Report finds no significant interference in midterm elections

A new report from two top Trump administration officials said they have found no evidence that foreign governments had a significant impact on the integrity of the 2018 midterm elections.

Acting Attorney General Matthew Whitaker and Homeland Security chief Kirstjen M. Nielsen said in a Feb. 4 report to President Donald Trump that both the election and political infrastructure used during the midterm vote were free from meaningful interference. The election marked a key test for Pentagon leaders, who were using the event as a measuring stick for a new cybersecurity strategy.

In the weeks leading up to the midterm elections, senior Trump administration officials worried about the potential for a series of cyber mishaps, from hacked preliminary results to inaccurate voter registration databases. Burke Wilson, the deputy assistant secretary of defense for cyber, told reporters Oct. 30 that the midterm elections was one metric that could be used to judge the success of the Trump administration’s plan to become more aggressive in cyberspace. But the administration’s worst case scenario did not

But the new report does not mean that other nations were quiet or that their efforts were non-existent during the midterm elections, only that they had no significant impact on the vote.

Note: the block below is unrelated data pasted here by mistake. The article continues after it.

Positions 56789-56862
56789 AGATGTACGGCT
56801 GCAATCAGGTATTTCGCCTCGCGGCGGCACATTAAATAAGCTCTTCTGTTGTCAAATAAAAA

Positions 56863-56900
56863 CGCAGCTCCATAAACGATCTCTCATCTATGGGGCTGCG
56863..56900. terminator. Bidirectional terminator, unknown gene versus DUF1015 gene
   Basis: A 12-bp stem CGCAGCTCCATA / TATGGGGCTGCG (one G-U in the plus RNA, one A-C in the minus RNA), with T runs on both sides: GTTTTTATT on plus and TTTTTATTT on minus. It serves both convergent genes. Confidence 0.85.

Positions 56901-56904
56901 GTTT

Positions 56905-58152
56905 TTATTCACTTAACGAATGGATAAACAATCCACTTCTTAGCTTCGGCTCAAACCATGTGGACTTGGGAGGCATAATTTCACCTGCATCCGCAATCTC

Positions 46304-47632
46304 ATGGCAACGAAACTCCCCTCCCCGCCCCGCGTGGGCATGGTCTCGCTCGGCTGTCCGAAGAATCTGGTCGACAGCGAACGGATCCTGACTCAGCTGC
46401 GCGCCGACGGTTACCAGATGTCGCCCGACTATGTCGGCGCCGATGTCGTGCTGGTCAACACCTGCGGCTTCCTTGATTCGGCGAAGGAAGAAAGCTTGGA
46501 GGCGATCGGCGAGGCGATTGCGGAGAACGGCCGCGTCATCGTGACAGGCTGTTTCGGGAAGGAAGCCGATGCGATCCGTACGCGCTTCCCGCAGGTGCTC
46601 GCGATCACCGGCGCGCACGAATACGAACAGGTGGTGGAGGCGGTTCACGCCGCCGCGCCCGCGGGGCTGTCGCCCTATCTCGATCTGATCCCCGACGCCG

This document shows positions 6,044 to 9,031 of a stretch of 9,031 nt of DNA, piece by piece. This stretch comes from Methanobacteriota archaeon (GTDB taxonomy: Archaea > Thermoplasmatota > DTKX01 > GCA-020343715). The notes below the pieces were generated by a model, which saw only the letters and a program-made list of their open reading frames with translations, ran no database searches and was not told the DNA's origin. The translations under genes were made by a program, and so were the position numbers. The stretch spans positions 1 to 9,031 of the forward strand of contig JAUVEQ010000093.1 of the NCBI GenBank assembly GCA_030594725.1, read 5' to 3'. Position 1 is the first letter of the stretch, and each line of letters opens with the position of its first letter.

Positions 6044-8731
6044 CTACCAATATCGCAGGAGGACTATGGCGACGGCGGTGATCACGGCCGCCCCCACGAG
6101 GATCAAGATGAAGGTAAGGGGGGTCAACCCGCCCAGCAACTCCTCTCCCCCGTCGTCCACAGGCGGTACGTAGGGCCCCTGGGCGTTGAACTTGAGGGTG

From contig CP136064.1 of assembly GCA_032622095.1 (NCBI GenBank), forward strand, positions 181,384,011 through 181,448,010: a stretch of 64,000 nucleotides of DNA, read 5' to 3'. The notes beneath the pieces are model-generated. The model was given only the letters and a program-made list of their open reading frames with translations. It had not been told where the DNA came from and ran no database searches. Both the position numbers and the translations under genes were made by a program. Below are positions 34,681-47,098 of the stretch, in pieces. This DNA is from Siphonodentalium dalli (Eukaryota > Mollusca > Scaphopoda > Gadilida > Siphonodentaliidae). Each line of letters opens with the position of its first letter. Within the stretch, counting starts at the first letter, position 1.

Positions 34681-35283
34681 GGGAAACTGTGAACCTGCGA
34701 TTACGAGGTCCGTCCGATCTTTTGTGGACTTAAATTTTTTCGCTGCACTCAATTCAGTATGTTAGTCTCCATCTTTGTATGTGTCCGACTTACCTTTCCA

“Russia, and other foreign countries, including China and Iran, conducted influence activities and messaging campaigns targeted at the United States to promote their strategic interests,” Dan Coats, the director of national intelligence, said in a Dec. 21 report.

During the 2018 midterm vote, the intelligence community created an election security group dedicated to preventing foreign interference. However, their work is continuing into the next election cycle. Already, the intelligence community is focused on protecting the 2020 elections, which the intelligence community says is a target for foreign nations.

“We assess that foreign actors will view the 2020 U.S. elections as an opportunity to advance their interests,” Coats told lawmakers Jan. 29. “We expect them to refine their capabilities and add new tactics as they learn from each other’s experiences and efforts in previous elections.”

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